Watch out BMW; the new C-Class flagship range has a Sport saloon among its variants. By Sean O'Grady

It's nice to know that Mercedes-Benz can still make boring saloons. I mean that in a nice way. Boring, as we all know, can be good; safe, reliable, durable. Nice boring. These are the sort of virtues that tend to reveal themselves with time. That, traditionally, was why why people bought Mercedes-Benz over the years and often with great loyalty.

In more recent times, those old-fashioned attributes weren't always in evidence, and the company has invaded almost every niche in the market, with 14 model lines where there were once two. Loyalty has been tested. With all those people carriers and SUVs and MPV crossovers Mercedes-Benz has been concentrating on, and some of the quality problems it has had to solve, you might be forgiven for thinking that the company has quite forgotten about its bread-and-butter saloons.

Well, it hasn't - and Mercedes flew the world's motoring hacks into its home in Stuttgart to show us the new C-Class.

Now, this car is really important, because it's Mercedes's best-selling model line. It's also important because Mercedes-Benz doesn't want to lose any more ground to the BMW 3-series, the leader in the "compact premium" market and revamped not so long ago.

Part of the BMW's enormous success comes from its youthful, sporty image. Mercedes must have been envious of that, but at the same time it didn't want to alienate its more established customer base - self-made men and the like. The company says the C-Class has the most heterogenous group of customers of all its cars, so satisfying everyone has always been a bit of a challenge. So now it has decided to make not one but two C-Class saloons.

Where there used to be just different trim levels, and sometimes distinct driving characteristics as well, we now have more differentiation in the range. The SE and Elegance versions will appeal to those who favour luxury and comfort. These types wear the traditional Mercedes sedan grille with the famous three-pointed star perched as always on the bonnet. But the Sport version now gets the grille treatment normally reserved at Mercedes for its sporty coupés, with a big, bold Mercedes star staring you in the face. You might not think that amounts to much, but for this conservative company it marks something of a revolution.

Less revolutionary but a welcome change is the car's overall styling. It's a bit like a shrunk-down S-Class, so that the C-Class now has much more pronounced wheel arches and a dynamic swage line running up the bodywork, a theme in Mercedes styling these days.

This gives the new C-Class a much more characterful look; one which, you would imagine, will attract younger, more fashion-conscious types, or at least those who think of themselves as such. In a way, what Mercedes has done, (and I'm indebted to my colleague David Wilkins, long-time fan of the cars, for this insight) is to bring in-house the sort of "rude Merc" treatment the cars occasionally get from the customisers. There's more bling about Mercedes cars these days, and that's clearly what the buyers want.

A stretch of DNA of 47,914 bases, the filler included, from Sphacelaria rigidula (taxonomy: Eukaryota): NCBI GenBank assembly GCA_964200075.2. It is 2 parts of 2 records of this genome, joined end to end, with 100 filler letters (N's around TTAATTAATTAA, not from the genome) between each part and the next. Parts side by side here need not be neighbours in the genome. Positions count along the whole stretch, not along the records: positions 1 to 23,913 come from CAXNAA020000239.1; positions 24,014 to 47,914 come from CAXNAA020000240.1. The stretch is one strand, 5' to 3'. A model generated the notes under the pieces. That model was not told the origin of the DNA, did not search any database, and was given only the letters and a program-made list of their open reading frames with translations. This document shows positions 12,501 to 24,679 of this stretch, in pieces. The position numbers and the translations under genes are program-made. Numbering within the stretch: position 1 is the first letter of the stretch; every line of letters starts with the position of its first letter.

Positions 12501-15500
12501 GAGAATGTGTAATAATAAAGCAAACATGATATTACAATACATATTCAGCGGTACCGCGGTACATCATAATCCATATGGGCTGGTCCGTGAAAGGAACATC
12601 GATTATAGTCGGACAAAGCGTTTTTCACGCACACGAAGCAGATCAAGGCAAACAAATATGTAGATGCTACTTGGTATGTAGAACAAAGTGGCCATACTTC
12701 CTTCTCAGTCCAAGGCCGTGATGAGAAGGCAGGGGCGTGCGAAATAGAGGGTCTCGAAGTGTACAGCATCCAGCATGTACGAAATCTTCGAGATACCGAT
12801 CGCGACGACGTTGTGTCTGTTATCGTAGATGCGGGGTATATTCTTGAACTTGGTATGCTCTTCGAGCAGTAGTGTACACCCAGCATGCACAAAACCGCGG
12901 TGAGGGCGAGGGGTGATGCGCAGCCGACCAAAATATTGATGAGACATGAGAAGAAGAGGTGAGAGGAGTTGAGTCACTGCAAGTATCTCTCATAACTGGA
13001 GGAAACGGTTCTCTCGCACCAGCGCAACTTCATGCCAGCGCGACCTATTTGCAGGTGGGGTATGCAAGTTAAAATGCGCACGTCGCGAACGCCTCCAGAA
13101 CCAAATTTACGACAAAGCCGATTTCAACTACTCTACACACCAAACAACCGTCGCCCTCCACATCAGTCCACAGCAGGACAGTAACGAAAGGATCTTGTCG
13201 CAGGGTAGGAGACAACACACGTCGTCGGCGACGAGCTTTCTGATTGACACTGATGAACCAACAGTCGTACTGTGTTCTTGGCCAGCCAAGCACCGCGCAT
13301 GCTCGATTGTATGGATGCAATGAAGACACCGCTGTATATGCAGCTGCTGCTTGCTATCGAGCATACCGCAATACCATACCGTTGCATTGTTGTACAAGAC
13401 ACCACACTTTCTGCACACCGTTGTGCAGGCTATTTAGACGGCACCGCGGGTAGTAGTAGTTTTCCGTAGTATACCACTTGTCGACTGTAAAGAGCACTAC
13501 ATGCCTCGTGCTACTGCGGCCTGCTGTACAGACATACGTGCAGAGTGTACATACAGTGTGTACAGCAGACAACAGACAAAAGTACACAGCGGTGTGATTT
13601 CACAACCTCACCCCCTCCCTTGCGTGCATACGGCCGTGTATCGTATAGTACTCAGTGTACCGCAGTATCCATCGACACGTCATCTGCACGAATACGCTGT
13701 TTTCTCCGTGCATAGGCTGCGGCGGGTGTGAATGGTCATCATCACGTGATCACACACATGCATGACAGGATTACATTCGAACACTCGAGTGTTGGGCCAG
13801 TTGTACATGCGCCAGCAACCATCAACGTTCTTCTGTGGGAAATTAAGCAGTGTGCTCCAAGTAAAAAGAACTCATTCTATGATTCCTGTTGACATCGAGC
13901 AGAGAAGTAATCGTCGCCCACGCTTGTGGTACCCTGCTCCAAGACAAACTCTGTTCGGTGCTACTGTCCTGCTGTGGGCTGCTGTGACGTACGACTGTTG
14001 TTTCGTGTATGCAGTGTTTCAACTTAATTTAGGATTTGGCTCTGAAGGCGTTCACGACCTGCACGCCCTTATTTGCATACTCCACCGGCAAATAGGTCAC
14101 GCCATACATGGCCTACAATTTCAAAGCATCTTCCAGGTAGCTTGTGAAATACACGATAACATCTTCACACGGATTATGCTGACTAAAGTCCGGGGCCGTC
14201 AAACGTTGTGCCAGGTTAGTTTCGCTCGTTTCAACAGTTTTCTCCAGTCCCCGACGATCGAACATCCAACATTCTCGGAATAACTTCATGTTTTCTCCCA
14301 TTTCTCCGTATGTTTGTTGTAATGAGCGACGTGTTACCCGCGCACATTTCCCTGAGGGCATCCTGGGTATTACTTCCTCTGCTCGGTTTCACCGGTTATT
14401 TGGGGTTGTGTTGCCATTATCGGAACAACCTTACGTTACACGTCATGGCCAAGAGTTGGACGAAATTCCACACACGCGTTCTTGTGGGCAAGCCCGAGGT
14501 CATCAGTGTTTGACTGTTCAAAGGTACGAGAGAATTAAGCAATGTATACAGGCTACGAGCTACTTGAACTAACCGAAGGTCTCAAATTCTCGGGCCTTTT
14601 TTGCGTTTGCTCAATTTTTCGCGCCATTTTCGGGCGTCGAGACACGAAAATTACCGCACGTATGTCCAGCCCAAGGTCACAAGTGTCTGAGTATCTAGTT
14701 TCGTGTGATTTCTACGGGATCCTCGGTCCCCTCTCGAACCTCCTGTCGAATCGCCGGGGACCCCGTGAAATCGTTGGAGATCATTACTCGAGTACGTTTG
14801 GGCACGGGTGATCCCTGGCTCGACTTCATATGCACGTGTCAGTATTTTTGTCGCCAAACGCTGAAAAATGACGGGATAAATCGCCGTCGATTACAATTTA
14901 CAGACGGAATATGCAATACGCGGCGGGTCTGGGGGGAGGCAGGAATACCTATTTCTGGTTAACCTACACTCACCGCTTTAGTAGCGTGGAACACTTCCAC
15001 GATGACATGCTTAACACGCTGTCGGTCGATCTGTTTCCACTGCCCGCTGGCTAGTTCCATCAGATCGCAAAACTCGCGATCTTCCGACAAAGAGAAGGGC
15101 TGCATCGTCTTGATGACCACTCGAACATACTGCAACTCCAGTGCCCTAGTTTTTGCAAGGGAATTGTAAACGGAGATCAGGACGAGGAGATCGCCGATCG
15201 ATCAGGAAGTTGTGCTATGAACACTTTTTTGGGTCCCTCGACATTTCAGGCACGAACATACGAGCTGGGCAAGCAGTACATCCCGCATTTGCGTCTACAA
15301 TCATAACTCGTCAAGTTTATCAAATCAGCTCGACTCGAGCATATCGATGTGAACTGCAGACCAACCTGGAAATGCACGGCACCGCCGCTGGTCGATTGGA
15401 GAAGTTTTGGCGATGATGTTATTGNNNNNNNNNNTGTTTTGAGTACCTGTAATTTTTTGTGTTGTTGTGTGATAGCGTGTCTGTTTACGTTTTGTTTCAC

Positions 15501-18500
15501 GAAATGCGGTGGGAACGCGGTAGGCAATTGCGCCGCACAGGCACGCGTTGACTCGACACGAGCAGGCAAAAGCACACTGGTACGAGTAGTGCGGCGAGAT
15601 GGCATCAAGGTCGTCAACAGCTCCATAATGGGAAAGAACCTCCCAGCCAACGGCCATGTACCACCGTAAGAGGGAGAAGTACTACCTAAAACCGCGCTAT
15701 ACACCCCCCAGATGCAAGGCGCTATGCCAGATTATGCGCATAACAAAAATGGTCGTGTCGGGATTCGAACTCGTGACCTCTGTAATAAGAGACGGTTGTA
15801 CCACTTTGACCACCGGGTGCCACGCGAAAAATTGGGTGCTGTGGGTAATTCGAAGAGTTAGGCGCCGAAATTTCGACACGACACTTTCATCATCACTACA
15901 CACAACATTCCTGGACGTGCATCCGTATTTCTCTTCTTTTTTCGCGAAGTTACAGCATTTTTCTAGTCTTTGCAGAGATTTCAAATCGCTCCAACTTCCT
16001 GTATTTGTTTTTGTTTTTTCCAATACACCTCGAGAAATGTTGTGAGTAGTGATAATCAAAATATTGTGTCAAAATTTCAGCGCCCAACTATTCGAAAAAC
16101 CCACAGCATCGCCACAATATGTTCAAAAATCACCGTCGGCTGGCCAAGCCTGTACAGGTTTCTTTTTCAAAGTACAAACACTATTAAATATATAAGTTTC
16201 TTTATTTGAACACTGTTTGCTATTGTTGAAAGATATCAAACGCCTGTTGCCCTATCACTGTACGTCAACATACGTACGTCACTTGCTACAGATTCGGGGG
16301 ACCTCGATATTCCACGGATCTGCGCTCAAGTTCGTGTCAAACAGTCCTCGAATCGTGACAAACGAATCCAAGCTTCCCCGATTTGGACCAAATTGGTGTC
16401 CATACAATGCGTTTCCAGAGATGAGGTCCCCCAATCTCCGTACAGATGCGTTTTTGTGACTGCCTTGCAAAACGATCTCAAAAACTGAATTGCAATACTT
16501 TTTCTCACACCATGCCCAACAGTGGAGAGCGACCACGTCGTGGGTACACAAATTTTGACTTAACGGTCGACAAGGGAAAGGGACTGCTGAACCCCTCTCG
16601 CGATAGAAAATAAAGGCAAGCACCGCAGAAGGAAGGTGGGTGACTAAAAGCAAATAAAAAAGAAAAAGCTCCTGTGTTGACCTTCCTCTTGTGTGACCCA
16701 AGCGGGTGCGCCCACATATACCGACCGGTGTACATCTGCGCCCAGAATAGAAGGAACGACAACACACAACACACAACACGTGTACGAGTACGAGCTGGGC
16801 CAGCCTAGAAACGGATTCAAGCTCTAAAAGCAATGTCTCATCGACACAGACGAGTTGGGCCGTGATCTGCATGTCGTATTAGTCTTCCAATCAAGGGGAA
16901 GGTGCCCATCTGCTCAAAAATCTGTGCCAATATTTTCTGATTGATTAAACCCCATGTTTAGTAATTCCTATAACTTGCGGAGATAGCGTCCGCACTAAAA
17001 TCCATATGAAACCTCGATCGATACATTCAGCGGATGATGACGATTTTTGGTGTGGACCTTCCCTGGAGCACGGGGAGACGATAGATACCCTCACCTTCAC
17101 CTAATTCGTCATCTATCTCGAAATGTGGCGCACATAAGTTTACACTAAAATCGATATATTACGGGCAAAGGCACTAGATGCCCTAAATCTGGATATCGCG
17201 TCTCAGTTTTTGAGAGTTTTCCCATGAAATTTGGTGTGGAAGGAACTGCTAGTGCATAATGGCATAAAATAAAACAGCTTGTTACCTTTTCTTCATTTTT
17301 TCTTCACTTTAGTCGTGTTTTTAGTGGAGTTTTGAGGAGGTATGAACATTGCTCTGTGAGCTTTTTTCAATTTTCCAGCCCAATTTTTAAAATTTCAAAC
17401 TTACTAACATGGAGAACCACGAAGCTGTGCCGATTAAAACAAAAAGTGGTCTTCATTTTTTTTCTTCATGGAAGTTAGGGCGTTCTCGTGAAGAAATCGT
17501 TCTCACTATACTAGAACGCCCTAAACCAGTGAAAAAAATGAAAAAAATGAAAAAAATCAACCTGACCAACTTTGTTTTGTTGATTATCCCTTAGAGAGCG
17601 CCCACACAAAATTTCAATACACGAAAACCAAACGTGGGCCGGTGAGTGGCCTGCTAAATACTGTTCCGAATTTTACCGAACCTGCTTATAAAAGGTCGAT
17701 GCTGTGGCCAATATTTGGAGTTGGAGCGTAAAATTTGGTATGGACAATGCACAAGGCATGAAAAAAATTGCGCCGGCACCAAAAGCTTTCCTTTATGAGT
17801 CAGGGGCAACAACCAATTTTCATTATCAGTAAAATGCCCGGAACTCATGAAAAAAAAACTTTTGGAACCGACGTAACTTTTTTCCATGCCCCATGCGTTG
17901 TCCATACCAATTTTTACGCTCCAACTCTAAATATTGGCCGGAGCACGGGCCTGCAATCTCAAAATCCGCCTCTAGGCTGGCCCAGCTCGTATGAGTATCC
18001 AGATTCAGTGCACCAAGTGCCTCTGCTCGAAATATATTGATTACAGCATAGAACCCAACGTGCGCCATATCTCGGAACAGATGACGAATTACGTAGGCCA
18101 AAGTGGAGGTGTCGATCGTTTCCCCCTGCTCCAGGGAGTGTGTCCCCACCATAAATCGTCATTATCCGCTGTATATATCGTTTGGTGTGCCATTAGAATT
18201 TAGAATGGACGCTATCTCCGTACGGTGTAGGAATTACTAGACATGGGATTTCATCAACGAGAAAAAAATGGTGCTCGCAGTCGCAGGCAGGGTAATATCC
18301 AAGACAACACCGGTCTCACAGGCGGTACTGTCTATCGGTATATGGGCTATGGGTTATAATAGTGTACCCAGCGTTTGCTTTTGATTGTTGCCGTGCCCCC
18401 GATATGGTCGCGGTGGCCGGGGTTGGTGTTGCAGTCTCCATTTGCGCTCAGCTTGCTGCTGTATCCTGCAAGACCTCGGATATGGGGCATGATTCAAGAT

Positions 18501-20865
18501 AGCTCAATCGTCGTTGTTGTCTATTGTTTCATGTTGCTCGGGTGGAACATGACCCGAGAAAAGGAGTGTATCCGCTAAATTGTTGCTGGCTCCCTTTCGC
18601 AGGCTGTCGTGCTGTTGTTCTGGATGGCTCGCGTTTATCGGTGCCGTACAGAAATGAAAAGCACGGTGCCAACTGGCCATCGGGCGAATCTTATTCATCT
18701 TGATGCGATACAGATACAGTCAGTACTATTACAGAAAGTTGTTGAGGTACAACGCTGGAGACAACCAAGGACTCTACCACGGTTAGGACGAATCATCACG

Will buyers be impressed when they take their new C-Class out on the road? Well, the press weren't given the chance to drive the cars in Stuttgart, but the indications are that the new saloon, especially in its Sport persona, will be pretty good fun. Although the car is bigger all round than its predecessor, the engineers at the launch were very proud that they had, in their words, "put a stop to the weight spiral" - for example, by using lighter materials in the revised suspension. That relative lightness will help the car's agility, an explicit aim of the designers. Also, the front/rear weight distribution is a near-optimal 52/48. The body is also quite a bit stiffer than the outgoing C-Class, which is good news.

The new car inherits some of its larger siblings' safety features, such as the "pre safe" system that helps to prepare you for a crash, although I was disappointed that they have not taken the opportunity to install the excellent adaptive cruise-control system that you'll find on the E-Class, CLS and S-Class lines. This system brakes automatically when the car senses danger ahead, which I would have thought would at least have been an option on the C-Class, albeit an expensive one. They really would have had something to sell there but, as ever, I guess car-buyers are more interested in looks and performance than safety.

Like the old car, there'll be the usual range of engine options available in due course, but when the C-Class arrives in the summer there will be three petrol engines and a diesel to choose from. Later, we'll see the entry-level 1.8-litre four-cylinder petrol models at one end and the AMG-tweaked V8 at the other. We can expect an estate version too, maybe next year. Intriguingly, bosses hinted that the new C-Class might feature many more variants - a proper coupé, perhaps, just like the 3-series.

Mercedes sold 1.4 million of the old C-Class after its introduction in 2000, and about two million of the model that preceded it, the first proper C-Class, launched in 1993. The new car has a good deal to live up to and, being up against the BMW 3-series, the Audi A4 and indeed the Lexus IS, it has its work cut out. However, like some of its illustrious forebears, this car looks like being a class act.

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